Pharos-Tribune

Community News Network

March 24, 2014

Retirees' paperwork, stuck in a mine, points to government's balky IT problems

(Continued)

BOYERS, Pa. —

This is Step 4.

Now that all the retiree's digital data have been turned into paperwork, these workers turn that paperwork into digital data again. They type all the pertinent information into a computer, by hand.

"You can do a case in as little as an hour," said Bonnie McCandless, the president of the center's local labor union, whose job is entering this data. "Or you can do a case as long as eight hours, or two days."

The task takes so much time in part because Congress has made the federal retirement rules extremely complex. The center's workers must verify and key in information that answers a huge range of questions: What were the retiree's three years of highest salary? Was the retiree a firefighter? A military veteran? A cafeteria worker at the U.S. Capitol? What about part-time service?

All those answers can change the final pension payment. "One hundred years of bad laws," McCandless said.

The nightmare cases are the "re-employed annuitants." A government worker retires. Then un-retires. Then gets another job with the government. Then retires again.

The law allows that. But it is a heck of a mess to deal with.

"I'm working on one, and it's going on three weeks," said an employee sitting near McCandless.

When all the data are entered into the computer, it is onto Step 5. Another employee reviews the case to be sure the data were entered correctly. Then, at last, the case is "triggered." The retiree gets the full check.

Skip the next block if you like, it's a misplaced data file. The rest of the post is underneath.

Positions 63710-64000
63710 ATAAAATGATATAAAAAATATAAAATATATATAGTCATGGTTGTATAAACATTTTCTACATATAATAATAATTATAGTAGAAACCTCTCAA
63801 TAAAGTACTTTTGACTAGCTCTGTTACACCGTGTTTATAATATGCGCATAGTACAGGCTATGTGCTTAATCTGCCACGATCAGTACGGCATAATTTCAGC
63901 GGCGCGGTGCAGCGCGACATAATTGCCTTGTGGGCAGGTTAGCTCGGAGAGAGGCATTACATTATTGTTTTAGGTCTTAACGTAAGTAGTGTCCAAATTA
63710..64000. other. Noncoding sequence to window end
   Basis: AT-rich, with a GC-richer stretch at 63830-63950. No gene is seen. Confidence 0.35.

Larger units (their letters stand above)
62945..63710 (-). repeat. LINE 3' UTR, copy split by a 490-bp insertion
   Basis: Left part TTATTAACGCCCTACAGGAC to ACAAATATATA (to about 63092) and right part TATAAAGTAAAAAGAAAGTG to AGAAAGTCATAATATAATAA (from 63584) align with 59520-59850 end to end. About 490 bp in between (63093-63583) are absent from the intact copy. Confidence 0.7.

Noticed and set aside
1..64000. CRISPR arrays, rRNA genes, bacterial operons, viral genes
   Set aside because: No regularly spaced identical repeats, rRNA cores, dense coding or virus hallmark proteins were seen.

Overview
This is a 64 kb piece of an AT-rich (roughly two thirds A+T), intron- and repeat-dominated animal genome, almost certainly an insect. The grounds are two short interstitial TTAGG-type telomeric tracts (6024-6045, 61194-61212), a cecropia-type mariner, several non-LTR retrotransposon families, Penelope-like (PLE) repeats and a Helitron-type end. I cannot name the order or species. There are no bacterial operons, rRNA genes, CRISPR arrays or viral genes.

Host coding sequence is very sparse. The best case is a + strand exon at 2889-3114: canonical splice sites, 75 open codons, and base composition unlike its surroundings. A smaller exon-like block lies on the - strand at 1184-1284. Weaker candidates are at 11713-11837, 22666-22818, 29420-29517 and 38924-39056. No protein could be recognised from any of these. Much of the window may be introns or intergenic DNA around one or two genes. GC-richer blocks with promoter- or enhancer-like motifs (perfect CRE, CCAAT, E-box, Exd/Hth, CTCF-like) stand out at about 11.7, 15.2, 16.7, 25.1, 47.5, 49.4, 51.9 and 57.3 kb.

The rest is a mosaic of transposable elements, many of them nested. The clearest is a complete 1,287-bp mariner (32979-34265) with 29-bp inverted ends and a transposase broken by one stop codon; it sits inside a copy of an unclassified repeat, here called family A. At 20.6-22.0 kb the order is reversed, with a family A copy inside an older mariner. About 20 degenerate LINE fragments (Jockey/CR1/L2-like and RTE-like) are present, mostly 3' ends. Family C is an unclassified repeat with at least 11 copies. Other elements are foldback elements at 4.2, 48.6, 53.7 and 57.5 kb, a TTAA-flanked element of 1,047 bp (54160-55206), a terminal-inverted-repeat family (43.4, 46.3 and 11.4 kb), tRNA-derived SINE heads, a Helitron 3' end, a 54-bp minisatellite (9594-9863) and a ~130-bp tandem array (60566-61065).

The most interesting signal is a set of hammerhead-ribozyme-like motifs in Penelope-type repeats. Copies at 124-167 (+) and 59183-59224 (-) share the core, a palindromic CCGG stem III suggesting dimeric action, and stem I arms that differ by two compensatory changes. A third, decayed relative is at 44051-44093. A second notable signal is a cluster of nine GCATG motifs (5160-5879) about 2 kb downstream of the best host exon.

That process now takes, on average, at least 61 days. That's the same amount of time it took in 1977, according to a federal audit from that time. Many state retirement systems, which also handle large loads of employees, do it much faster. Florida takes 47 days. The California teachers' retirement system takes 23. Texas takes two.

Text Only | Photo Reprints
Community News Network
Hyperlocal Search
Premier Guide
Find a business

Walking Fingers
Maps, Menus, Store hours, Coupons, and more...
Premier Guide
Poll

Should the U.S. impose a travel ban on three West African nations in response to a growing Ebola virus outbreak?

Yes
No
Not sure
     View Results
Featured Ads
AP Video
Renewed Violence Taking Toll on Gaza Residents 2 Americans Detained in North Korea Seek Help US Employers Add 209K Jobs, Rate 6.2 Pct House GOP Optimistic About New Border Bill Gaza Truce Unravels; Israel, Hamas Trade Blame Raw: Tunisia Closes Borders With Libya Four Rescued From Crashed Plane Couple Channel Grief Into Soldiers' Retreat WWI Aviation Still Alive at Aerodrome in NY Raw: Rescuers at Taiwan Explosion Scene Raw: Woman Who Faced Death Over Faith in N.H. Clinton Before 9-11: Could Have Killed Bin Laden Netanyahu Vows to Destroy Hamas Tunnels Obama Slams Republicans Over Lawsuit House Leaders Trade Blame for Inaction
Parade
Magazine

Click HERE to read all your Parade favorites including Hollywood Wire, Celebrity interviews and photo galleries, Food recipes and cooking tips, Games and lots more.